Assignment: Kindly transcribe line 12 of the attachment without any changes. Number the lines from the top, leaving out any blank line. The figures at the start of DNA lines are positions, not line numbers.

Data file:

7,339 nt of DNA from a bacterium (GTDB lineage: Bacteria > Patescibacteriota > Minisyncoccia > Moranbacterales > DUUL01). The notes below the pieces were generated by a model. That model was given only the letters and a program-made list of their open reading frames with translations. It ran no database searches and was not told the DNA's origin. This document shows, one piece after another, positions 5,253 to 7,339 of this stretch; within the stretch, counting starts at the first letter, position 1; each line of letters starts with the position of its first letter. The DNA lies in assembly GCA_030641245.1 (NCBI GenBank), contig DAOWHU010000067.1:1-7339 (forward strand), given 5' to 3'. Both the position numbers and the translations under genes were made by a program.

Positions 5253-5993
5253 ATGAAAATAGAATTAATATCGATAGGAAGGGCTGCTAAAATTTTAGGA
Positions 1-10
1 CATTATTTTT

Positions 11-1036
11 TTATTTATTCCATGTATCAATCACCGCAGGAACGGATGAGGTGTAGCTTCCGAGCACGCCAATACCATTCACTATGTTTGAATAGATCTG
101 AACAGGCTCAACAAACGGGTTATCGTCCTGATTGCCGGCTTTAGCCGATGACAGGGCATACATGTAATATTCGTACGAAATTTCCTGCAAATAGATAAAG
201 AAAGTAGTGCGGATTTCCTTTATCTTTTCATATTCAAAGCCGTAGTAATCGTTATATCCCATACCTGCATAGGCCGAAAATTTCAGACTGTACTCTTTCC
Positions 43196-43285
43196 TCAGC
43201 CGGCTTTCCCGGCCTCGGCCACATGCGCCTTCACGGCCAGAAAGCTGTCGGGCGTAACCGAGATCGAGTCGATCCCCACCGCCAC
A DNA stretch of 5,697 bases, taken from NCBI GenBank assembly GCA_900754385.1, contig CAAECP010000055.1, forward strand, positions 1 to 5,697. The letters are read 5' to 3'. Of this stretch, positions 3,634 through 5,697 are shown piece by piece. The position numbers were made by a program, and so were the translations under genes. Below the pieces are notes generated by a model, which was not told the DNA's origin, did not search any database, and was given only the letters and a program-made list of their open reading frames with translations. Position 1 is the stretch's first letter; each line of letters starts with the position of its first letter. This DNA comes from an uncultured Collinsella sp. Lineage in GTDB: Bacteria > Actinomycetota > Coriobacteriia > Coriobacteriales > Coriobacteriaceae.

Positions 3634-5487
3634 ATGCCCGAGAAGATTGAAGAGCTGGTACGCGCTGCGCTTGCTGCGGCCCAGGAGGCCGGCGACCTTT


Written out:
43201 CGGCTTTCCCGGCCTCGGCCACATGCGCCTTCACGGCCAGAAAGCTGTCGGGCGTAACCGAGATCGAGTCGATCCCCACCGCCAC